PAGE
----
Differentiation Of Adrenal-dependant From Pituitary-dependent Hyperadrenocorticism
Endogenous ACTH is the most reliable test for accurately differentiating adrenal-dependent from pituitary dependent hyperadrenocorticism in dogs. ACTH concentrations are low when adrenal tumours are present, and expected to be normal or elevated with pituitary-dependent disease. In a small number of pituitary-dependent cases, ACTH can be falsely low. Potential causes for this include assay variability, pulsatile release of ACTH or poor sample handling.
Differentiation Of Primary And Secondary Hypoadrenocorticism
Primary hypoadrenocorticism due to destruction of the adrenal cortex by immune-mediated inflammation, drug use, granulomatous disease or neoplasia is the most common cause of adrenal insufficiency in dogs. ACTH will be elevated due to lack of negative feedback from cortisol. Secondary hypoadrenocorticism is rare and caused by destruction or dysfunction of ACTH-producing cells of the pituitary, leading to low circulating ACTH.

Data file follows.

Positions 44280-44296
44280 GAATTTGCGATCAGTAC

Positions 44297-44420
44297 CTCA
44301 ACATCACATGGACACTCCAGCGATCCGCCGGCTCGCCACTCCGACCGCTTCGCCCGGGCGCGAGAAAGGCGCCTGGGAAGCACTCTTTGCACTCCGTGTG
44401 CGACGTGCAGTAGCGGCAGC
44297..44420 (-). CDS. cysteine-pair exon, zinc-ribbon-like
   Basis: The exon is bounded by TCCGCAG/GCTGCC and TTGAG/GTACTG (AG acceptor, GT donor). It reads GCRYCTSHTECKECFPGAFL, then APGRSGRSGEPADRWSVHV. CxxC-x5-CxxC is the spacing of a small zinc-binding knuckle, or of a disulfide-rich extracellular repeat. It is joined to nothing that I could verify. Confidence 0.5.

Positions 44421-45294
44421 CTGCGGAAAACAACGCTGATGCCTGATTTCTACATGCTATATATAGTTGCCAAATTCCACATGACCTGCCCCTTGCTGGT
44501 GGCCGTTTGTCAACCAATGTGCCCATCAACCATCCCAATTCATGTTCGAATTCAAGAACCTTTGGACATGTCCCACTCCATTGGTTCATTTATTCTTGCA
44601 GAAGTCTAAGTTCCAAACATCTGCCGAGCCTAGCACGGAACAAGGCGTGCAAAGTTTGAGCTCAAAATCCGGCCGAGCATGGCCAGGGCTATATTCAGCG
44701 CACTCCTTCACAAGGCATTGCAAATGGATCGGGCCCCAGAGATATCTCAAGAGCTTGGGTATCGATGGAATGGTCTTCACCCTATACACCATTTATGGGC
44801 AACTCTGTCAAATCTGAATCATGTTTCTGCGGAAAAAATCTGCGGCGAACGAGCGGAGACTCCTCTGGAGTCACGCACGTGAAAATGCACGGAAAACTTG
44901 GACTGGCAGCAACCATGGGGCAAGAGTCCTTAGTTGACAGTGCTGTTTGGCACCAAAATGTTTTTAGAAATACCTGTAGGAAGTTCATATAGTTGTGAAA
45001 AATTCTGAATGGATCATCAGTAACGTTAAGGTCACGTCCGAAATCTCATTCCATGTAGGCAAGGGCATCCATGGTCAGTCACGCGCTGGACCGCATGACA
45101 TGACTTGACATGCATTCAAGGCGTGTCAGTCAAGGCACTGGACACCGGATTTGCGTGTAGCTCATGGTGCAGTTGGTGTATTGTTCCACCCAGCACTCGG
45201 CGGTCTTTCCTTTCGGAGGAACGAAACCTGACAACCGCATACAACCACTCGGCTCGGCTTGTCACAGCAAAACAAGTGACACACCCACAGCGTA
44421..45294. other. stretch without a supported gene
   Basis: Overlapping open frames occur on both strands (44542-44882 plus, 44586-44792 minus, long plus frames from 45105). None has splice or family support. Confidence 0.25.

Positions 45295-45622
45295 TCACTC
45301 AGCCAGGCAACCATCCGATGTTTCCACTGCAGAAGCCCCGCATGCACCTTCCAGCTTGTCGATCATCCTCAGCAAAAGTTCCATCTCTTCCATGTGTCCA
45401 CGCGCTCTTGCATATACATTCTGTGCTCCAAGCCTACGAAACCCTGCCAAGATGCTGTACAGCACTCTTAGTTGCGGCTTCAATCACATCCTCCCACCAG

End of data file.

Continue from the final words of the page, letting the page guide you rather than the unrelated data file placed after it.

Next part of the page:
Plasma (preferred) (2 ml minimum)
or EDTA whole blood (4 ml minimum)
Plain container - no clot activator
or EDTA tube, if testing can be completed within 24 hours
- Overnight fasting is recommended.
- Standard venepuncture. Draw blood into an EDTA tube and mix well.
- Spin immediately or use gravitational separation, then pour off the plasma into a tube or container with NO additives (e.g. yellow-top sterile pot). Red top blood tubes contain a clot activator and must not be used. ACTH degrades rapidly if exposed to heat. Refrigerate the plasma immediately and keep chilled during transportation.
- If the sample will be delayed, freeze the plasma and transport with ice packs. DO NOT freeze the unseparated EDTA sample - this will make the sample unsuitable for testing.
NOTE: Avoid stress in the 24 hours prior to testing. The patient should be maintained in a stress-free environment for the duration of the test. Avoid testing in sick or stressed patients.